- The applicant must prepare and submit a form to the authorising officer, outlining the type of surveillance (audio, optical, tracking, or data), target details, location, duration, expected benefits and risks, and safeguards to protect privacy.
The authorising officer is responsible for ensuring that all options have been thoroughly considered, including adherence to the council’s policy, and confirming that the surveillance is lawful, necessary, and proportionate. Additionally, the officer must acquire a warrant from a magistrate or judge prior to authorising covert surveillance.
The applicant is required to regularly monitor the progress and outcome of the surveillance, completing a review form which must be submitted to the authorising officer on the predetermined date.
Moreover, the applicant must cancel or destroy any surveillance devices or materials when they are no longer necessary or proportionate. This should be documented in a cancellation or destruction form, submitted to the authorising officer.
The authorising officer is also responsible for renewing or cancelling the warrant within a specified period (up to 90 days for audio or optical devices, up to 45 days for tracking devices, and up to 180 days for data devices) based on whether it remains necessary and proportionate. The officer must also inform the magistrate or judge of any renewals or cancellations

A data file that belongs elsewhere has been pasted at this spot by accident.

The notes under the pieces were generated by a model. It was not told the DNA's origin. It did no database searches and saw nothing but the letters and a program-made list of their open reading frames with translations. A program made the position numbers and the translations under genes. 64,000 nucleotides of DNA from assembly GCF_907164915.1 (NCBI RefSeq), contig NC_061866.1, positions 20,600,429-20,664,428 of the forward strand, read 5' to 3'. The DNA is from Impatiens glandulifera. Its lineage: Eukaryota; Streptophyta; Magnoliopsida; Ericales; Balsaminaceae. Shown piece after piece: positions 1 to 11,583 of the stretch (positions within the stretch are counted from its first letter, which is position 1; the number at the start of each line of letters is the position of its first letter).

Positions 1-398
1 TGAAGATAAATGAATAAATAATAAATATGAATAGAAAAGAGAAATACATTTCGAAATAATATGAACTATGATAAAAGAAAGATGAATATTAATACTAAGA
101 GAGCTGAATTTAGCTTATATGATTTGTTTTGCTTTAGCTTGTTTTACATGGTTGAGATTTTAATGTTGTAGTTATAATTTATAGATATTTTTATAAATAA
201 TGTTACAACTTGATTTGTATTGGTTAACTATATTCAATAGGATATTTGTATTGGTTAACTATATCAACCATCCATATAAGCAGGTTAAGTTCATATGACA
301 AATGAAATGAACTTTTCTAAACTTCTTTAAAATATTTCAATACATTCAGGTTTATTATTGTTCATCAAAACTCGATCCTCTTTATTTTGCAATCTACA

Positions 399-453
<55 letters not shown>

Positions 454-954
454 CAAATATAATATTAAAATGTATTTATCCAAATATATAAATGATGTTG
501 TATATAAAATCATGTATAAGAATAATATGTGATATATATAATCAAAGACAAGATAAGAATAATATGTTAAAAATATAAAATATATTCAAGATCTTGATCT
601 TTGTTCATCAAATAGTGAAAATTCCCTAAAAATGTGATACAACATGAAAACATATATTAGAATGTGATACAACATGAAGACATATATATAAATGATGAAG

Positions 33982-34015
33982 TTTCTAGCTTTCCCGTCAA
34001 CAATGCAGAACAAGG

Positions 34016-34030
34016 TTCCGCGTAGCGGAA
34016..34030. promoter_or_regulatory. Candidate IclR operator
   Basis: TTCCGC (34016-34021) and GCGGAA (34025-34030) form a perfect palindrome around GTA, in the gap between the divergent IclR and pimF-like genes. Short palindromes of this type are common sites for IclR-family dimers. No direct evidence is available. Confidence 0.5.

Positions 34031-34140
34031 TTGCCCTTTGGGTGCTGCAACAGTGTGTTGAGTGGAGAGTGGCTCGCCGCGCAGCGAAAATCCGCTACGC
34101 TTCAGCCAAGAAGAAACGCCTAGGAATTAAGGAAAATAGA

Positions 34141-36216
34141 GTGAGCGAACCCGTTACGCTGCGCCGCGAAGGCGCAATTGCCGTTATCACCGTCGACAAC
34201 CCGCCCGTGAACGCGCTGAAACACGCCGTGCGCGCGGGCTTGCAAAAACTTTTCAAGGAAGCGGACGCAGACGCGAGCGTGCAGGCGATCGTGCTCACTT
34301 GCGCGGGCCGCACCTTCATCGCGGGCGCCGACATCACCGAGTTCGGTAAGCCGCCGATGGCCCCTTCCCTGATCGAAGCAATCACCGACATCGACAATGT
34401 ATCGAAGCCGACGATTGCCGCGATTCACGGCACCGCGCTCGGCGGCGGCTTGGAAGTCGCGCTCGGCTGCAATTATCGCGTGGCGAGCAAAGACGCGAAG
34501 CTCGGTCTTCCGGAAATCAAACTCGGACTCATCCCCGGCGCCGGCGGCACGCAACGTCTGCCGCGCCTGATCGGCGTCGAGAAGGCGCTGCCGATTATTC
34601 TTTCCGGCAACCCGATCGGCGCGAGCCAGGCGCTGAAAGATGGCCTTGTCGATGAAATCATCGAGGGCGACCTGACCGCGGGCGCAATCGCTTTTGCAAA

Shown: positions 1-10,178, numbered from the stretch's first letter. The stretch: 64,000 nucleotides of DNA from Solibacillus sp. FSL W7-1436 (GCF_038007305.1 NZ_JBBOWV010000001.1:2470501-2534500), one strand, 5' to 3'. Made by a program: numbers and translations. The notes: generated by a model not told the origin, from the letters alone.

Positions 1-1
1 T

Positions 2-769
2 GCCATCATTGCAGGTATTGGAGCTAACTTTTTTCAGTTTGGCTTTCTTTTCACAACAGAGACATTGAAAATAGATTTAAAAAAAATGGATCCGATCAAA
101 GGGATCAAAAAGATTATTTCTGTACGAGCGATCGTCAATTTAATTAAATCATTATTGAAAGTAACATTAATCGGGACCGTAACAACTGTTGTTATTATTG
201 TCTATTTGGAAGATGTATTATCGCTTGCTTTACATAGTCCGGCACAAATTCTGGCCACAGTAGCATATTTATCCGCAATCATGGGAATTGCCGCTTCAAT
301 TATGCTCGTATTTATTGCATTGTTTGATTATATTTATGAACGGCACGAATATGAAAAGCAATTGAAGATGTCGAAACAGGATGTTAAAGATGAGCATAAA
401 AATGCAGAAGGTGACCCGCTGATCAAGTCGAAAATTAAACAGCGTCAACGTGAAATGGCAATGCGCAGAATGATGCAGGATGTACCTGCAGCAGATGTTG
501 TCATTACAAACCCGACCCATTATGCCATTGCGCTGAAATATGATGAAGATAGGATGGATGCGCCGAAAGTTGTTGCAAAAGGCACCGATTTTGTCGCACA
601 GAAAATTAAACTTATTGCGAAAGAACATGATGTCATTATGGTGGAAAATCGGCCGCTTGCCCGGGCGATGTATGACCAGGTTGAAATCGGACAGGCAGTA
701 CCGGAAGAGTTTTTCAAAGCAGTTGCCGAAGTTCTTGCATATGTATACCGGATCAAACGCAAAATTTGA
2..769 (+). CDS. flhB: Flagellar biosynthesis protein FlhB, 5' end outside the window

Frequently Used Covert Surveillance Equipment
Some of the most commonly utilised covert surveillance equipment includes:
Covert Cameras: Discreet devices capable of capturing video and audio without being detected. These cameras can be concealed within everyday objects like pens, glasses, clocks, and books or hidden within clothing and accessories such as buttons, ties, and hats. Covert cameras can be either wireless or wired, with options to transmit or record footage.
Wearable Cameras: Devices designed for attachment to the body or clothing of a surveillance officer or informant. These cameras record video and audio of the target’s activities and interactions. Wearable cameras can be integrated into items such as glasses, watches, and badges, or used as standalone devices that clip or strap onto the body.